Sheikh Abdullah conveyed the best wishes of UAE President His Highness Sheikh Khalifa bin Zayed Al Nahyan for good health to the Angolan head of state and for more progress and prosperity to the people of Angola.
For his part, Dos Santos sent his regards to the UAE President, wishing the UAE and its leadership more progress and welfare.
During the meeting, Sheikh Abdullah and the Angolan President reviewed bilateral cooperation and ways of strengthening UAE-Angolan relations to serve the interests of the two countries. They exchanged views on a number of regional and international issues of mutual interest.
The Angolan President welcomed Sheikh Abdullah and the accompanying delegation, expressing the hope that the visit would have fruitful results in the best interest of the two friendly countries. Hamad Al Habsi, UAE Ambassador to Ethiopia and Non-resident Ambassador to Angola, and Sheikh Maktoum bin Butti Al Maktoum, Assistant Director of the Foreign Minister’s Office, were present at the meeting.
Sheikh Abdullah and the accompanying delegation also held separate meetings with Georges Rebelo Chikoti, Minister of Foreign Affairs, Abrah?o Pio dos Santos Gourgel, Minister of Economy, Jose Maria Botelho de Vasconcelos, Minister of Petroleum, Joao Baptista Borges, Minister of Energy and Water and Fernando Alberto de Lemos Soares da Fonseca, Minister of Public Works.
During the meetings, the two sides discussed bilateral relations and ways to develop economic, trade, cultural and investment ties and to enhance cooperation in the energy field and many other areas of mutual interest.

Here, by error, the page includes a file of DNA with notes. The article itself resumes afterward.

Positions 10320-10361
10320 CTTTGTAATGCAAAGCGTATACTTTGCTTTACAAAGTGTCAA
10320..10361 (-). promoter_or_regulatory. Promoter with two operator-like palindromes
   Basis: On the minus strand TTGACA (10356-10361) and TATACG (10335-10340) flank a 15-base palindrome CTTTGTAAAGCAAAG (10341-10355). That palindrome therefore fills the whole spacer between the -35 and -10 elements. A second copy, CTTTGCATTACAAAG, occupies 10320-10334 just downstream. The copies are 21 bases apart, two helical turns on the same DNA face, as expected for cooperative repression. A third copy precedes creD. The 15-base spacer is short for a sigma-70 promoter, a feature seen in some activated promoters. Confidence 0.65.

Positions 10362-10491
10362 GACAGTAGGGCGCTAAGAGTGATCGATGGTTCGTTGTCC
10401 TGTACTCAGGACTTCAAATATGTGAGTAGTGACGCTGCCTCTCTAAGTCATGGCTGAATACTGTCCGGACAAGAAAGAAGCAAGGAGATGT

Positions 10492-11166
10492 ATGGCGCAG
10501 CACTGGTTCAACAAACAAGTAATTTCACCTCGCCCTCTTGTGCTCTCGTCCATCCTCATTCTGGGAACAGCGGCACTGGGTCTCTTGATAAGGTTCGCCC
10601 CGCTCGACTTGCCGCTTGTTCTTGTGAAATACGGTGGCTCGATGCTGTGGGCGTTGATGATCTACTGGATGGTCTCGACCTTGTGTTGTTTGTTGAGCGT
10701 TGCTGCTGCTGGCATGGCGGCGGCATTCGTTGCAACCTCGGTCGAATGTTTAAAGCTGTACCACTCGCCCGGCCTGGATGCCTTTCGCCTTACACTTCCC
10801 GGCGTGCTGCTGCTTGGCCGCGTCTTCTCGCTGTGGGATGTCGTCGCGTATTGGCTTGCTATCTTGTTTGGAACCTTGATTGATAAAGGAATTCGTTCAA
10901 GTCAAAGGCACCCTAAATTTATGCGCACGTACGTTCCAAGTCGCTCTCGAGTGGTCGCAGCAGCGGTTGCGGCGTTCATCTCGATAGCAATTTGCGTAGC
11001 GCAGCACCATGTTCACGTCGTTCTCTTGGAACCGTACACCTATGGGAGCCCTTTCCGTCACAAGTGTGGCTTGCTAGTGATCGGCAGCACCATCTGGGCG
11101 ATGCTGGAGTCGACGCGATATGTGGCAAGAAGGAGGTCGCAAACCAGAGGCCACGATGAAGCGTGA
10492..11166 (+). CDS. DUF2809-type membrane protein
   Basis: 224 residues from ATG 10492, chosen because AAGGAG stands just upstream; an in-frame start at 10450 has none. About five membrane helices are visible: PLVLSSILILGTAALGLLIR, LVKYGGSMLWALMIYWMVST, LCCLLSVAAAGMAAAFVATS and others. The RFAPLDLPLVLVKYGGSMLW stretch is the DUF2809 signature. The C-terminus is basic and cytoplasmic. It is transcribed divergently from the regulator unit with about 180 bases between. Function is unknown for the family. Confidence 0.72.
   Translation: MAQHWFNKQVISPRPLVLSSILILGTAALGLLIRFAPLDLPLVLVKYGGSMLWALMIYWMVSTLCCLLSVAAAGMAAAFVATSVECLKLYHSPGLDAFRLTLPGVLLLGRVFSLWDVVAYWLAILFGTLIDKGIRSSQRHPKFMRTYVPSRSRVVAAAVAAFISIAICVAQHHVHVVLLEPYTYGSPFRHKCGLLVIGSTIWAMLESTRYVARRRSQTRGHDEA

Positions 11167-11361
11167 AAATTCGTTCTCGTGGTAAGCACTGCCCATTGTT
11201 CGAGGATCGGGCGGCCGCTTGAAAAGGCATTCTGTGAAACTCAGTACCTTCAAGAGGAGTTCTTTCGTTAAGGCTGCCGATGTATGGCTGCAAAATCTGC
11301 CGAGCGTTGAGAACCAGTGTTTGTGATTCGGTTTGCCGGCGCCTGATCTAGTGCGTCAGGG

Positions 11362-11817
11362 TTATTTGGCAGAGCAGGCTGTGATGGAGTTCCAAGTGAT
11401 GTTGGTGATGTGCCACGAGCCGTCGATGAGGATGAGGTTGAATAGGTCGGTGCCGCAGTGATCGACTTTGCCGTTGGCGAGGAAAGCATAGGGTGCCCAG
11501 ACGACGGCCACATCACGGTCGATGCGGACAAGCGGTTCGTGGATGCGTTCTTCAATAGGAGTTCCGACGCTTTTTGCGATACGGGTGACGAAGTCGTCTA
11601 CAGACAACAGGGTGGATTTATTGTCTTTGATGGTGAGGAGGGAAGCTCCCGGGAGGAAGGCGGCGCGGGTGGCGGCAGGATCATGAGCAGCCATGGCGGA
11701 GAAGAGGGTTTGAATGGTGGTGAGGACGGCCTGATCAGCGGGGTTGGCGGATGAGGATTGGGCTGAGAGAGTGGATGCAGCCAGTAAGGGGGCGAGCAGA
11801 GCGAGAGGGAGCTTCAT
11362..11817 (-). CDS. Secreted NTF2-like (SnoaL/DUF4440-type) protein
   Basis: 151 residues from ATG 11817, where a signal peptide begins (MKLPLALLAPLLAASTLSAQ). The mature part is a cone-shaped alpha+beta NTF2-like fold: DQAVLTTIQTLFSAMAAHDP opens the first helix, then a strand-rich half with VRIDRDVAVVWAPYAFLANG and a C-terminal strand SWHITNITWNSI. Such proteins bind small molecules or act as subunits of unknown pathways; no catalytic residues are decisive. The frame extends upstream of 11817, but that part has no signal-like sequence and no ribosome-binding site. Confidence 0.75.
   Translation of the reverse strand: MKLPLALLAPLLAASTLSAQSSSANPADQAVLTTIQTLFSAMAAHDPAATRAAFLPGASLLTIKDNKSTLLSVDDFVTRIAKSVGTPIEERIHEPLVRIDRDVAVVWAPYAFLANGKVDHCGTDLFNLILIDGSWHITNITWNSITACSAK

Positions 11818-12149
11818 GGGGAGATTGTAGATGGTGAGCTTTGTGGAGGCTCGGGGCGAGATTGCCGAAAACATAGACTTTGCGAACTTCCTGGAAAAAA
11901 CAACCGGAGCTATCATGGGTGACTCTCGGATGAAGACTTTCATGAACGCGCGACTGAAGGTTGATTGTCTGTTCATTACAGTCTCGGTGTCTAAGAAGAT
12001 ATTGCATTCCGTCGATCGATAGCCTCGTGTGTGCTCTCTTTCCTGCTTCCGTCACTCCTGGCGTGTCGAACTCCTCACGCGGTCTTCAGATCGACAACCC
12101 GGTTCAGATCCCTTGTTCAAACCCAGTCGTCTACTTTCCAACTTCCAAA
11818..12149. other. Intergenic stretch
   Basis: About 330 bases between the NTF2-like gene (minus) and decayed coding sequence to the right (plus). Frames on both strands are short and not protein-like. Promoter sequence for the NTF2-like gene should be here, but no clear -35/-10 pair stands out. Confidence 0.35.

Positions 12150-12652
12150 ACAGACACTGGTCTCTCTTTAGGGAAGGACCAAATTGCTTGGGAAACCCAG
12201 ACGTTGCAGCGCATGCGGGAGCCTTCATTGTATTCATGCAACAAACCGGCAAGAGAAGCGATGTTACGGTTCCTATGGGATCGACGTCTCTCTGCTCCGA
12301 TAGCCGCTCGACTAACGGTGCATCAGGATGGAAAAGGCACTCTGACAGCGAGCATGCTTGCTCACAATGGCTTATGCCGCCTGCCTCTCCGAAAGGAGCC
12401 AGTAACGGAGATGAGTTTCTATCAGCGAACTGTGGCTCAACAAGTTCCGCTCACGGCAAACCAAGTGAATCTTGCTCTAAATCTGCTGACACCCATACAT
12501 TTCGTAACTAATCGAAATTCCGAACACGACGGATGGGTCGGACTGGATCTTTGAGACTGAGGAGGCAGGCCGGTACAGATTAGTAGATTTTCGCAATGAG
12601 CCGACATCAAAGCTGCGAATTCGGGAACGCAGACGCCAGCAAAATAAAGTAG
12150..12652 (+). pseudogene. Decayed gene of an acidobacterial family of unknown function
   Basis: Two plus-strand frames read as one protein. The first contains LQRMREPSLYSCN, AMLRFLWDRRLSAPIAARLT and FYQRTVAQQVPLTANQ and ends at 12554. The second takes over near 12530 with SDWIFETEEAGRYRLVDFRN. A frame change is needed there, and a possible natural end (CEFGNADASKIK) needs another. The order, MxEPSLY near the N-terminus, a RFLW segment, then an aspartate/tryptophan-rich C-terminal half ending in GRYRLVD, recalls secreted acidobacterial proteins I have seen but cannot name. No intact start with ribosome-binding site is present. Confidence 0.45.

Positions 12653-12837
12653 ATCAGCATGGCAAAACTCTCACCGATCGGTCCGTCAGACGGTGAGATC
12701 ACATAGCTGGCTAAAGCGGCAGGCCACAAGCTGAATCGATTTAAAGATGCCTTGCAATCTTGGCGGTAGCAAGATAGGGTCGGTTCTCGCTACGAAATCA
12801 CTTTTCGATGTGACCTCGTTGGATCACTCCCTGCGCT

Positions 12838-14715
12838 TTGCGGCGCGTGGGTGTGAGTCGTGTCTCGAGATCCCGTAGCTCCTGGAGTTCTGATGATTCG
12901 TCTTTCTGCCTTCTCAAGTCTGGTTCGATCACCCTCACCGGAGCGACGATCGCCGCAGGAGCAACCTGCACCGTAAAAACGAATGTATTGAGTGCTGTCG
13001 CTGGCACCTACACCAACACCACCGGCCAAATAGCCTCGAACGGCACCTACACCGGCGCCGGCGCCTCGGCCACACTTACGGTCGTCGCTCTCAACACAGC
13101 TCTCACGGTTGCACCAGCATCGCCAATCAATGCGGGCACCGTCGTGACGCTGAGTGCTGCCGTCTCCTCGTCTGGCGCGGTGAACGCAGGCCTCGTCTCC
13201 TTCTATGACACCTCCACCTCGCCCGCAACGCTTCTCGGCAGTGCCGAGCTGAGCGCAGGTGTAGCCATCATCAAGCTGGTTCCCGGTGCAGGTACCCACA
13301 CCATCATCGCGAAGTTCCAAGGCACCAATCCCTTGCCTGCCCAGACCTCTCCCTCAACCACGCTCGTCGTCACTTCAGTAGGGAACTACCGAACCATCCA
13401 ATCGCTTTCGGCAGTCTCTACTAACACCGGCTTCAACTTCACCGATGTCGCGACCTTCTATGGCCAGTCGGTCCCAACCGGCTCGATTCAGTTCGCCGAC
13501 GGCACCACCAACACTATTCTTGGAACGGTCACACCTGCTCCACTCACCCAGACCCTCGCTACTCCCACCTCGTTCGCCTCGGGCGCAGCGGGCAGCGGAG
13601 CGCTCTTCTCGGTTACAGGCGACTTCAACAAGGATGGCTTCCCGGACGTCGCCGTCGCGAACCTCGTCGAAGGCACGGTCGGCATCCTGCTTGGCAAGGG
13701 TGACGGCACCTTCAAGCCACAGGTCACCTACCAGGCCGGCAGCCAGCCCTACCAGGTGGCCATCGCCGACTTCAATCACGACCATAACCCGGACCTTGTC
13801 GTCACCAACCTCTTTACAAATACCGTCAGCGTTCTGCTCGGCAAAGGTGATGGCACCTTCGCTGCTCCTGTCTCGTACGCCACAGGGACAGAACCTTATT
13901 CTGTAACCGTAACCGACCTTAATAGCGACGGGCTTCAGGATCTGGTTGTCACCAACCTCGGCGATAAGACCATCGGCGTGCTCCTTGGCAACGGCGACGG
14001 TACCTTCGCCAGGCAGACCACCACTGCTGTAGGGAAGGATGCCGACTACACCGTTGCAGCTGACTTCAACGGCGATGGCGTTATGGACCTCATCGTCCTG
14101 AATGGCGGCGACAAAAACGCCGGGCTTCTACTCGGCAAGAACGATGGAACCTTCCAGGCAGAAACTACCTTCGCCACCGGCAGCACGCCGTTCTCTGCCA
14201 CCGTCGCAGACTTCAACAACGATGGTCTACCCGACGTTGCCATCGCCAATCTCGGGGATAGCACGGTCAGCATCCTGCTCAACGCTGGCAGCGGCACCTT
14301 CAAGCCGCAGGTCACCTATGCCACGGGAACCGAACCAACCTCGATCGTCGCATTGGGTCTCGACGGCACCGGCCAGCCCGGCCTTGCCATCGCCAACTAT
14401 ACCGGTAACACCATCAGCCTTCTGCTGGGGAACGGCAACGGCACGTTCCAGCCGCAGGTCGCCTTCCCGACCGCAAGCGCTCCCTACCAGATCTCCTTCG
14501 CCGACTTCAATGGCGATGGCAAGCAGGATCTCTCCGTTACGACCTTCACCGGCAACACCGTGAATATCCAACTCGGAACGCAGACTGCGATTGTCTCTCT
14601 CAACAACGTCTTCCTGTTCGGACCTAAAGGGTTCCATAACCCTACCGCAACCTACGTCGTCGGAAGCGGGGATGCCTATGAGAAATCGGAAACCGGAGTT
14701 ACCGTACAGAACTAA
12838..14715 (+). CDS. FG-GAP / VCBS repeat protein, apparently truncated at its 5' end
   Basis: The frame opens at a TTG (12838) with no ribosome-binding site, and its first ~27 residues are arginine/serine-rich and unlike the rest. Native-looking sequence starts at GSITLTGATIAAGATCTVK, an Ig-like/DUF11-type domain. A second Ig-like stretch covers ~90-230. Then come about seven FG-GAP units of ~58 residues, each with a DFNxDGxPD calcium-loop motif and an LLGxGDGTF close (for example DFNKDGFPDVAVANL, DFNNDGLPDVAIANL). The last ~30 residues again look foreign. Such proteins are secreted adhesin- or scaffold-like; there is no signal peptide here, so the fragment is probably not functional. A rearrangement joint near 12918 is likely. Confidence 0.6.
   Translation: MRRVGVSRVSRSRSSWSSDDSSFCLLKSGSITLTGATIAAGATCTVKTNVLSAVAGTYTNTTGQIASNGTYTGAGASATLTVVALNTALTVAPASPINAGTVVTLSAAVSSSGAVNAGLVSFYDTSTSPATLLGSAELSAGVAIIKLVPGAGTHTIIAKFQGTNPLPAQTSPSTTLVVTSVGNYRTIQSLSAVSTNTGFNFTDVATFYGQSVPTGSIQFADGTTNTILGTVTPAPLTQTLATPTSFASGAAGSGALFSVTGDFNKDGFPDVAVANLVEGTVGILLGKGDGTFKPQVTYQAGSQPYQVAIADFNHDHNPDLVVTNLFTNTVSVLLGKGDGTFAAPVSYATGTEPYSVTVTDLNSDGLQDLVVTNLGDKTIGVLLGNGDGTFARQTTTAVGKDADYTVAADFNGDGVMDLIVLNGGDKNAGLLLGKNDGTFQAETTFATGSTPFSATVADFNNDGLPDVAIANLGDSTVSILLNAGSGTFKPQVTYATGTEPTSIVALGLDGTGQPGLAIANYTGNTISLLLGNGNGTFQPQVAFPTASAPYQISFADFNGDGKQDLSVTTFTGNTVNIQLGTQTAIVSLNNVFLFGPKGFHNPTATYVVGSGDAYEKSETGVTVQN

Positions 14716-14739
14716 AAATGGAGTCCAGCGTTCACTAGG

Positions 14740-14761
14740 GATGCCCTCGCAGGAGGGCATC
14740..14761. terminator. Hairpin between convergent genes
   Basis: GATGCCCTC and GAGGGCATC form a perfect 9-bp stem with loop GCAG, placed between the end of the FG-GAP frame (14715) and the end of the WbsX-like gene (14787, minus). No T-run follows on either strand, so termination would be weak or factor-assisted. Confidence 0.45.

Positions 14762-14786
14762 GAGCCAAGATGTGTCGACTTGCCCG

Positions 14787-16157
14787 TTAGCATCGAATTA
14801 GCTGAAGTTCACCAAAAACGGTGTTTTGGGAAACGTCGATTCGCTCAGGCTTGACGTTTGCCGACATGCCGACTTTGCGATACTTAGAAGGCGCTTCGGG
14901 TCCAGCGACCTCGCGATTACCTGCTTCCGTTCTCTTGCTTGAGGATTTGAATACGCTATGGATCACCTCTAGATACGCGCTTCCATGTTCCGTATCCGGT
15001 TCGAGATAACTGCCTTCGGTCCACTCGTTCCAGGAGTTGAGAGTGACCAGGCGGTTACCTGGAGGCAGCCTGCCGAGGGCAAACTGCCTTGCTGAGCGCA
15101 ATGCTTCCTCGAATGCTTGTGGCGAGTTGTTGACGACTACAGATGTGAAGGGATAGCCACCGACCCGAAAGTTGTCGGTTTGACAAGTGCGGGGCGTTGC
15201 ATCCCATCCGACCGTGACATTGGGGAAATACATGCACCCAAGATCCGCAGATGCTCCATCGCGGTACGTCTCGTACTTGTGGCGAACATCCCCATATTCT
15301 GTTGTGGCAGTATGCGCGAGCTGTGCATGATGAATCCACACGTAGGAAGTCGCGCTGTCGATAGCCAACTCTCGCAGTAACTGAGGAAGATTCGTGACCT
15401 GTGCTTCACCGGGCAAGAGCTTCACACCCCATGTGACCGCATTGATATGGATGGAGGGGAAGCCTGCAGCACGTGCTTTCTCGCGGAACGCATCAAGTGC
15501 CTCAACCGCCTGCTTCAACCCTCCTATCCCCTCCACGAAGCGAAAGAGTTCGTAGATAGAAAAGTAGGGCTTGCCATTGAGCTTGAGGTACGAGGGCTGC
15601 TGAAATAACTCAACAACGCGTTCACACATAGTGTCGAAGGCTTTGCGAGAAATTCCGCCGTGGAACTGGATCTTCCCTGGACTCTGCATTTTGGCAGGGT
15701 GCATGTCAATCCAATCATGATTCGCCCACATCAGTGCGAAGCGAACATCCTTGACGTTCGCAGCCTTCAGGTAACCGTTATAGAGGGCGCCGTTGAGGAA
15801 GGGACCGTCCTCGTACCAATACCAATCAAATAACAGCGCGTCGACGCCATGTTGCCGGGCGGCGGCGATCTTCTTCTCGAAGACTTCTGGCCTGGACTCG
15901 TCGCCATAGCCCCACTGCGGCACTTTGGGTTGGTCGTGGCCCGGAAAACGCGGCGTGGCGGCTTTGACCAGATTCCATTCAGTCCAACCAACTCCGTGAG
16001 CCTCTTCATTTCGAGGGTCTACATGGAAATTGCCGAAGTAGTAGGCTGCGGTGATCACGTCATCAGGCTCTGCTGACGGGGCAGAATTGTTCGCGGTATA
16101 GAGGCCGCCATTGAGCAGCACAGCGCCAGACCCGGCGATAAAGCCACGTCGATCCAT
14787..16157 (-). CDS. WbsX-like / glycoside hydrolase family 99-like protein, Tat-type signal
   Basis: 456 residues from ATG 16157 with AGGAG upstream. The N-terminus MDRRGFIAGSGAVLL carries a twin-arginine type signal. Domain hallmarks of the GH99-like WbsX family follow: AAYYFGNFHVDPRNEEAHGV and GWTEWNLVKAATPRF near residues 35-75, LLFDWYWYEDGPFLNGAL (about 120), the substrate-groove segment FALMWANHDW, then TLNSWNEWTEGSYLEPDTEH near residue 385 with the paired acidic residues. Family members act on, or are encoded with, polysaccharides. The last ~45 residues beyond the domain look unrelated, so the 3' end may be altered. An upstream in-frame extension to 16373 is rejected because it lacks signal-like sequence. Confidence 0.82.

In an interview with the Pan-African news Agency, PANA, Sheikh Abdullah said that his visit had the objectives of discussing the potential for collaboration on regional and global issues and of helping to promote bilateral trade and investment.
The UAE, he said, sees considerable potential for the development of economic ties with the African continent, for mutual benefit, citing the rapid development now under way in much of the continent.
The full text of the interview follows.
You are about to start upon a three-country tour of Africa, visiting Angola, Zambia, and Ethiopia. Can you explain the general objectives of this tour? My last major tour of Africa was in 2009 and I have been keen to do this trip for some time. I have a number of overall objectives.
The first is to explore opportunities for collaboration on issues of global and regional concern, whether that be security in the Horn of Africa or how to tackle climate change and its effects.
My second objective is to help to promote trade and investment between the UAE and the countries I am visiting. Trade and investment generates benefits for all of the parties involved, and sometimes governments can facilitate this by working together to create the right conditions for businesses to operate in.
And finally, I want to learn about and from Africa and the people of the countries I am visiting. I never cease to feel fortunate that I am in a job that allows me to interact with and learn from such a wide diversity of people with their unique histories and perspectives.